“Producers need to follow the label instructions,” he comments. “Cattle must have several shots of that same vaccine line first, before it is safe to give modified live IBR virus to pregnant cattle. The modified live vaccines shouldn’t be given to pregnant animals unless they have received several shots before.”
Exposure to the vaccine prior to pregnancy is important, says O’Toole, who adds, “Folks are busy. They sometimes forget what products they’ve given previously. We’ve definitely seen producers and veterinarians inadvertently use these products off-label and cause abortion as a result.”
In order to determine whether IBR abortions result from the modified live vaccines or a wild type infection, Oklahoma State University professor Bob Fulton has developed a method to identify vaccinal IBR virus in tissue.
“Until now, all we could say was that the abortion was due to IBR, period,” O’Toole mentions. “We weren’t able to distinguish wild type from vaccine virus.”
At the same time, due to questions being asked by researchers in South Dakota, Texas, Colorado and Wyoming, Pfizer conducted a study to see if the incidence of abortions increased since modified live vaccine use in pregnant cattle had increased.
“It was a pretty good study,” comments O’Toole. “They did detect that IBR abortions have gone up slightly, but they had not gone through the roof.”
O’Toole partnered with a dairy practitioner, Robert Corbett of Utah, and sent a letter to the Journal of Veterinary Diagnostic Investigation about high rates of cows returning to service after vaccination with a modified live vaccine.
In their letter, O’Toole and Corbett note that to determine whether vaccination with the modified live vaccine is positively associated with reproductive losses, there are two options: testing aborted fetal tissue or making observations after discontinuing use of the vaccine.
In one particular dairy herd that was vaccinated with modified live vaccines, they write, “The rate of abortions decreased after live [vaccine use] discontinued.”
While concerns have been seen, O’Toole encourages producers that there is no proof of a link between abortion and modified live vaccines that are used properly.
He also cautions, however, that producers who vaccinate with modified live vaccines and see IBR abortions should be aware of testing options through Oklahoma State University and Fulton’s innovative technique.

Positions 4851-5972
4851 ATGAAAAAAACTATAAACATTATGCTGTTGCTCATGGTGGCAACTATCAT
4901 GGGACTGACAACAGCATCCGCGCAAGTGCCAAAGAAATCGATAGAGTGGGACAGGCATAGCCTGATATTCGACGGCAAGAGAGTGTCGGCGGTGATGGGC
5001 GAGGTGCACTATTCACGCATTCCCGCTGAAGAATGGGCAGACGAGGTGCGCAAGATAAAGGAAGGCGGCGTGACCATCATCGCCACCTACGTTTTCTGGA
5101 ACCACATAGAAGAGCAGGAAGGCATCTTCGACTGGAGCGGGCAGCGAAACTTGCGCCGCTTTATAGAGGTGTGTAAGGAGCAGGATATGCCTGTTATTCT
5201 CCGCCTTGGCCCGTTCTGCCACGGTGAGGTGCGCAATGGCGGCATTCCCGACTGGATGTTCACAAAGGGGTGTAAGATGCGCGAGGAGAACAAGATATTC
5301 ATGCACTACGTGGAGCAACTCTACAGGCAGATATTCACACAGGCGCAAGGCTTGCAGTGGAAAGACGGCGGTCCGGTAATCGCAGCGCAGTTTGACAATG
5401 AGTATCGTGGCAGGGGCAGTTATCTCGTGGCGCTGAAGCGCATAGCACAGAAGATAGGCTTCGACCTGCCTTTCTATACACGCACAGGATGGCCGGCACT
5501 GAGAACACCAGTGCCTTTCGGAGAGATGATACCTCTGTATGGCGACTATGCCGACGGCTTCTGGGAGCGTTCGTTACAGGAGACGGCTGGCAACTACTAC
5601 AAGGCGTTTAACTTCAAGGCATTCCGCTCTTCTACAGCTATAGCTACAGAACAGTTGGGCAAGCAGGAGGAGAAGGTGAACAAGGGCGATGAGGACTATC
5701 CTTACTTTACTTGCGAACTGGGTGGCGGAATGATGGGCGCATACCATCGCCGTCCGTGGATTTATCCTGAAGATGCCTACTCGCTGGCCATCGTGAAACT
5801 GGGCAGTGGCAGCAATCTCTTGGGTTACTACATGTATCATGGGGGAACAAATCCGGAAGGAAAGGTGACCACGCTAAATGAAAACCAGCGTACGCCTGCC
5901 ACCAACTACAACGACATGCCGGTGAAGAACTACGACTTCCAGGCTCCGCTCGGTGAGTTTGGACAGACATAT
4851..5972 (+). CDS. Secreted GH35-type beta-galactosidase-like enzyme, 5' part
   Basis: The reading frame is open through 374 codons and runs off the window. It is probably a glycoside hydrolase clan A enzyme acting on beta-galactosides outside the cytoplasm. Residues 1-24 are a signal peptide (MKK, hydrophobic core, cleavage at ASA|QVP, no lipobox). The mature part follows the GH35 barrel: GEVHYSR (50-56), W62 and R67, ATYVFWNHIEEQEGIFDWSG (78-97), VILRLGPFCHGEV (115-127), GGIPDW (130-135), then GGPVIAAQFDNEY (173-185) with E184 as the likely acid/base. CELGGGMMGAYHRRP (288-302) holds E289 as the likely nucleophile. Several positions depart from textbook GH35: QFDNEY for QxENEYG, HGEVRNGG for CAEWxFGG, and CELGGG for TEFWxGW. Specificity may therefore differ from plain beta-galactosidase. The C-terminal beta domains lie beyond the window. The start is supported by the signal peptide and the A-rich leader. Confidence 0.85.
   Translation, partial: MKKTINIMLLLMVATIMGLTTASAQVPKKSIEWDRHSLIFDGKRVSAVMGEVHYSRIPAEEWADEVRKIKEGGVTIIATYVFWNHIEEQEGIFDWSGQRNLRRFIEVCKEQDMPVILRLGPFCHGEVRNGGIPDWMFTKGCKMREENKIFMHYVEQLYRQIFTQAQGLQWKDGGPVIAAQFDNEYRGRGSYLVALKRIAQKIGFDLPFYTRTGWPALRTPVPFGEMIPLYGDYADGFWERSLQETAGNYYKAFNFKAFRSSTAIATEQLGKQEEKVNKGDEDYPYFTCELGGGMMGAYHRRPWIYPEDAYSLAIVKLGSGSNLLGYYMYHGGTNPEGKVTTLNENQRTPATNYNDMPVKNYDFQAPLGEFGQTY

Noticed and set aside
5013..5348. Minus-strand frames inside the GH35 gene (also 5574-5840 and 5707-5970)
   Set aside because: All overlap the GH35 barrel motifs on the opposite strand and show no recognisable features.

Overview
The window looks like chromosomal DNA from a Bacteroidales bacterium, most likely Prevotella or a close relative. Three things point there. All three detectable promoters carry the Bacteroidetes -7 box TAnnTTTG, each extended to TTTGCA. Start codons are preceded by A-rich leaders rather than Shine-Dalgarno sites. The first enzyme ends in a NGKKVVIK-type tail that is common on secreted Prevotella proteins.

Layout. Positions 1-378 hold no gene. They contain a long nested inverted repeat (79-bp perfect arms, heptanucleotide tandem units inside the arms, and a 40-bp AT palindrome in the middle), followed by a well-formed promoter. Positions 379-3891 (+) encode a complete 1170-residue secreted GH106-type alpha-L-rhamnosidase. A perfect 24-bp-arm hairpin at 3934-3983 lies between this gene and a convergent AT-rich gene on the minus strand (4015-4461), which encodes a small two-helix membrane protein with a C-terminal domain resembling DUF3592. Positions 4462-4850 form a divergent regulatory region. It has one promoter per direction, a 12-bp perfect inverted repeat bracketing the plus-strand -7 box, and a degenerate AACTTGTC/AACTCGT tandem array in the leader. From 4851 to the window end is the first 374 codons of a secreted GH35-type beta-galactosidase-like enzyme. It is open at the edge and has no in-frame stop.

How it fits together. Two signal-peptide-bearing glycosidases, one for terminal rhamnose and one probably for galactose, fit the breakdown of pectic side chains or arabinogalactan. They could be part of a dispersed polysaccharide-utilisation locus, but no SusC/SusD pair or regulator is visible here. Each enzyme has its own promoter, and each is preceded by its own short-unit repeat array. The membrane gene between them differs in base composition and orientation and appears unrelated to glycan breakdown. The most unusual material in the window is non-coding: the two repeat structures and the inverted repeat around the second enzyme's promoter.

“We want to get the word out to diagnosticians and veterinarians,” O’Toole comments. “The real safety test of any vaccine is what happens when it is used under commercial conditions.”
Etiology of IBR
Infectious bovine rhinotracheitis (IBR) is due to a herpes virus that infects cattle. The two main complications from IBR are respiratory disease and abortion.
“The IBR virus belongs to the same family of agents that cause cold sores in people. Some ranchers know it as Rednose,” explains O’Toole. “It causes a respiratory tract infection in cattle, typically feeder animals. It can kill cattle due to direct effects on animals’ airways or as a result of secondary infections leading to pneumonia.”
O’Toole continues, “Another form of the disease occurs when it crosses the placenta and causes abortion or infects ovaries leading to fetal resorption early on in gestation. This used to be relatively common in the 1970s and 80s, until people began vaccinating for IBR when cows were open.”
With several cases and herd outbreaks each year, O’Toole notes that cattle abort one to two months after exposure to the virus.
“We see typical changes in the fetus,” he explains. “It is usually dead and rotten, but has characteristic liver damage. Laboratories use several tests to confirm that abortion was due to the IBR virus.”
Saige Albert is managing editor of the Wyoming Livestock Roundup and can be reached at firstname.lastname@example.org.